Eleanor Ringel Cater

Movie column by Eleanor Ringel Cater

Director Sir Richard Attenborough believed in dignity and equality for all

The bond between Atlanta and the late Sir Richard Attenborough, who recently died at age 90, goes a good deal deeper that most of us know.

In January 1983, the actor/director came here to present a benefit screening of “Gandhi,” his epic film about Mohandas K. Gandhi, the Indian leader whose unshakable adherence to nonviolence ultimately freed his country from colonial rule and inspired Martin Luther King, Jr. in his battle for civil rights.
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Remembering interviewing Robin Williams and Lauren Bacall – two actors who loved and lived to work

I interviewed Robin Williams once. It was the early ‘90s, and he was pushing “Flubber.” He was funny. He was kind. And he was, as he himself admitted, a very hairy man.

As it happens, I also interviewed Lauren Bacall, another loss from last week. In fact, she was my very first interview as the movie critic for the Atlanta Constitution.

What I thought when I heard about Robin Williams’ suicide. He wanted to keep working. He loved the actor’s life. So did Lauren Bacall. So did Humphrey Bogart and John Wayne, for that matter.

Moliere died on stage, in the middle of one of his own plays. He sounds pretty lucky.
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‘Mood Indigo’ – a visually delightful film where tragedy meets the sublime

You don’t know how tempting it is to review “Mood Indigo” by simply listing all the visual delights Michel Gondry crams into his newest flight of fancy.

A Rubric Cube calendar. The pianocktail that allows you to compose a tune and concoct a cocktail at the same time. The doctor-prescribed treatment for a case of “water lily in the right lung” (very expensive). A tray of oven-baked snacks that come in tiny dollhouse ovens. A movable feast (literally).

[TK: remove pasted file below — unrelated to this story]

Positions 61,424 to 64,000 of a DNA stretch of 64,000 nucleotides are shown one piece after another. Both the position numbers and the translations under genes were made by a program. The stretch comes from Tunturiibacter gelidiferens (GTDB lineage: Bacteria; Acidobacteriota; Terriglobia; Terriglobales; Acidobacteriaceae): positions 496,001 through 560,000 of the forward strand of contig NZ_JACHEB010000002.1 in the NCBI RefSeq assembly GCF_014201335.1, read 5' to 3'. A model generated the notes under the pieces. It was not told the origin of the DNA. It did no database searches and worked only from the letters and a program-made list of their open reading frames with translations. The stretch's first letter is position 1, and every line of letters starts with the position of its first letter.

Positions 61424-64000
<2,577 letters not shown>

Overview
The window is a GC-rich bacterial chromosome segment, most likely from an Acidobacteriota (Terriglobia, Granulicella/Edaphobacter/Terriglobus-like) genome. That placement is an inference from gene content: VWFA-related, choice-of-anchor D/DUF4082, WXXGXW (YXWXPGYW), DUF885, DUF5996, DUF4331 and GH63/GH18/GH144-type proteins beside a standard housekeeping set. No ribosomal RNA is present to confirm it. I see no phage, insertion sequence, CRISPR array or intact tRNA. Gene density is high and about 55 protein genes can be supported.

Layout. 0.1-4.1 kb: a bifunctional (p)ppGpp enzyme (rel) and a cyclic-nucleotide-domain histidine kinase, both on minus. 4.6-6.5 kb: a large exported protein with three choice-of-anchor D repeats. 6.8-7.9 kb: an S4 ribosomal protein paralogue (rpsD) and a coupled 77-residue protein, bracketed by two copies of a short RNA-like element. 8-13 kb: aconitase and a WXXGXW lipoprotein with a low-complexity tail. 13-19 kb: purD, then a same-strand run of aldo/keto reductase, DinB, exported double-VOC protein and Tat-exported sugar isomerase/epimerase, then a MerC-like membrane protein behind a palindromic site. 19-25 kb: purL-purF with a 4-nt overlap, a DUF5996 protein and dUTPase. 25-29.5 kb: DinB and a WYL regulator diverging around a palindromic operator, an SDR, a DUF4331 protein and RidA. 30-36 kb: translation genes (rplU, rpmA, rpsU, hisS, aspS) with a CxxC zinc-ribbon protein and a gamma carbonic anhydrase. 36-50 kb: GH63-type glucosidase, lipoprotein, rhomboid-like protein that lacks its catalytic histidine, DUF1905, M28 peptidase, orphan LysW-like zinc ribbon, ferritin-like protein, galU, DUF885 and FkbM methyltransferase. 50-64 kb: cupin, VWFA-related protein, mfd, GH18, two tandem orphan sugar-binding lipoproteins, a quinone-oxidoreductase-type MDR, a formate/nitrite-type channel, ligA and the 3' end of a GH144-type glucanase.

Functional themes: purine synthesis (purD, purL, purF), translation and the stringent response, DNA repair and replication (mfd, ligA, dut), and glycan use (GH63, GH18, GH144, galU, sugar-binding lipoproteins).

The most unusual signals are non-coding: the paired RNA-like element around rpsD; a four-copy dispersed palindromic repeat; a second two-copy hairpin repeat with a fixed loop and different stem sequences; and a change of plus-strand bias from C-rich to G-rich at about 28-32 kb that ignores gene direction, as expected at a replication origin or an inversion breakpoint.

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‘Magic in the Moonlight’ – Woody Allen casts an acceptable spell

If you happen to know — or happier still — happen to love Woody Allen’s moon-drenched “A Midsummer’s Night Sex Comedy,” it’s all but impossible to look at his newest, “Magic in the Moonlight” without regarding it as a kind of autobiographical bookend to the earlier film.

Think back to the Woody Allen Saga, circa 1982.

He is newly in love — besotted with his cultural opposite, flirtatious flower child Mia Farrow, the waif-like ‘60s siren who, at 21, snared Old Blue Eyes himself, Frank Sinatra. It’s worth noting that he, at 50, was at his most irrelevant. In 1966, nobody gave a flying flip about Ring-a-ding-ding. Well, nobody under 30, that is.
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‘Begin Again’ – director of ‘Once’ brings sweet music to New York

Maybe “Once” was enough for writer/director John Carney.

The Irish filmmaker’s low-key 2006 movie was a surprise hit in the U.S. — so much so that it was subsequently turned into a successful Broadway musical, also called “Once.”